Lebanon’s youth take to the stage and inspire social change
With roles played by local adolescents, Zahlé’s youth took to the stage, delivering real-life scenarios to heighten awareness of issues surrounding violence against women and children
“Too many of Lebanon’s men, women and children have a story of domestic violence they can recount”, insists nineteen-year-old Bahaa Janbein. “There’s never been a more important time to raise awareness of the issues surrounding it, and UNICEF’s Qudwa community theatre initiative goes straight to the heart of the matter”.
Under the umbrella of their Qudwa strategy and organised by UNICEF’s long-term implementing partner Anera, an interactive community theatre activity was held during March in Zahlé, the Beqaa region’s third-largest city.
UNICEF’s Qudwa empowers Lebanon’s youths with crucial skills required for them to become active agents of change to address violence against children and women in their communities. It is rooted in learning problem-solving skills, respect for diversity, communication, and advocacy in conjunction with fostering youth empowerment to ensure a protective environment for women and children. Its community theatre platform seeks to raise awareness of child labour, child marriage, and all violence against girls, boys, and women by engaging communities in discussions around the topics, allowing them to explore collectively community-based solutions to prevent such trends.
Performing a youth-focused script, and with roles played by local adolescents, Zahlé’s youth took to the stage, delivering dramatic real-life scenarios to provoke thought and heighten informed awareness. At the performance’s end, an open forum discussion occurred between the youthful actors and their audience.
The Qudwa cast, made up entirely of empowered local young men and women, showed that Lebanon’s youth is today an engine for social change.
Bahaa is part of an increasingly enlightened generation of Lebanese males. He views opportunities such as Qudwa’s community theatre as ideal and essential vehicles for sharing positive messages.
“It was hard to play this character. Hard to go inside someone else’s life when they live like this”
“I played the character of a knife-carrying ten-year-old boy”, recalls Bahaa. “Although my character is a world away from my reality, I recognised him. Wherever you go today, you can see children like this.
“It was hard to play this character. Hard to go inside someone else’s life when they live like this. Hard, but a valuable experience. I learned how these problems present themselves and that, for some, these problems continue every day”.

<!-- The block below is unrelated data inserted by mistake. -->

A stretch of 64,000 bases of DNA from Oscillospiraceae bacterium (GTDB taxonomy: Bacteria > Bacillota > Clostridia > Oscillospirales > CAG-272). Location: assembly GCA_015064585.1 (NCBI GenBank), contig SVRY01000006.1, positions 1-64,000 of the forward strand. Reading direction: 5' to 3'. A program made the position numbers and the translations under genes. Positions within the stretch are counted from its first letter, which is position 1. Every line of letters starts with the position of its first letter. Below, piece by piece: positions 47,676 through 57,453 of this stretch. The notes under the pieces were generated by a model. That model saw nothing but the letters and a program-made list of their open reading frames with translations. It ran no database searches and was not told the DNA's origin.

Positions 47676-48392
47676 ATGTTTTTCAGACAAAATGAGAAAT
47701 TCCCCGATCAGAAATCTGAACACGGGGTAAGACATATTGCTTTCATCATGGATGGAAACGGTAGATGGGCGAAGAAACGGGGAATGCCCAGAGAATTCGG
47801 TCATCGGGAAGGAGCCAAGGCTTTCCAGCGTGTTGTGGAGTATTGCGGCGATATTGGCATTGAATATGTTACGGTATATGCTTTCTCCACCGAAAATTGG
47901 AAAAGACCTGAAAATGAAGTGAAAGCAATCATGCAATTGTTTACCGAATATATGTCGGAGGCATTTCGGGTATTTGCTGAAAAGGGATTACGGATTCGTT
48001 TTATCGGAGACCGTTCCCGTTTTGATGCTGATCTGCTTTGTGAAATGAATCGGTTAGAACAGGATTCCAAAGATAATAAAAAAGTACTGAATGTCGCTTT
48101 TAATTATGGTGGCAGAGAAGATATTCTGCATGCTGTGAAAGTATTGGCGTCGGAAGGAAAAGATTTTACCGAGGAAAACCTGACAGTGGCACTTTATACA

Alexa Debes played Bahaa’s mother. Sixteen-year-old Alexa is a confident and vocal young proponent of Qudwa’s values centred around children's and women’s well-being, dignity and protection from harmful practices. For the performance, she acted the role of an older woman who, although not abused herself, meekly accepts the status quo of violence in her community.
“It was a powerful role. To see the mother turning a blind eye to her husband and son’s behaviour makes her complicit in continuing society’s inequalities”, Alexa notes. “I’m sure I could only feel 1% of this woman’s fear and confusion, but to the audience, they saw it fully”.
Participating youth received UNICEF-led forum theatre training, knowledge and skills, and a strong script enabled the city’s youth to take on challenging roles and play characters beyond their personal life experiences.
Beatrice Sfeir, 20, is another of today’s generation eager to empower women and see them challenge norms and speak their minds. Playing Mariam, married and abused but too afraid to tell her parents or talk about it to friends, Beatrice was reminded of those in her social circle who refused to invite her into their homes.
“They’re afraid I will see how they are treated when inside. Instead, they continue to prefer to hide behind their front doors”, she says.
“Mariam’s daughter was the strength in her family. While the mother always excuses her husband’s behaviour, the daughter knows this is unacceptable. By playing Mariam’s weak yet recognisable character, I was able to highlight to our audience how doing nothing is no longer an option”.
Also on stage was Maha Bou Zeid, 22. Her character is abused and turns to her mother for help. The devastating response is to keep quiet for fear that society would blame the daughter for the situation. “Previous generations didn’t do enough to provide safety and equality between genders”, she stressed.
Speaking after the event, UNICEF Lebanon’s Youth and Adolescent Development Officer, Hanin Awde, said, “It’s wonderful to include the country’s youth and make them part of the change through Qudwa.
“It aims to enrich the lives of adolescents by helping them gain a wealth of skills that will positively transform them into change makers and advocates for the elimination of violence against children and women”. As the audience participates in theatrical acting and presents solutions to issues from the community’s point of view simply and entertainingly, Qudwa becomes a suitable tool for community advocacy around these topics.
“Where better for youth to contribute to community change than from within the community itself?” says Hanin, concluding, “Interactive community theatre is one of the essential tools for raising social awareness”.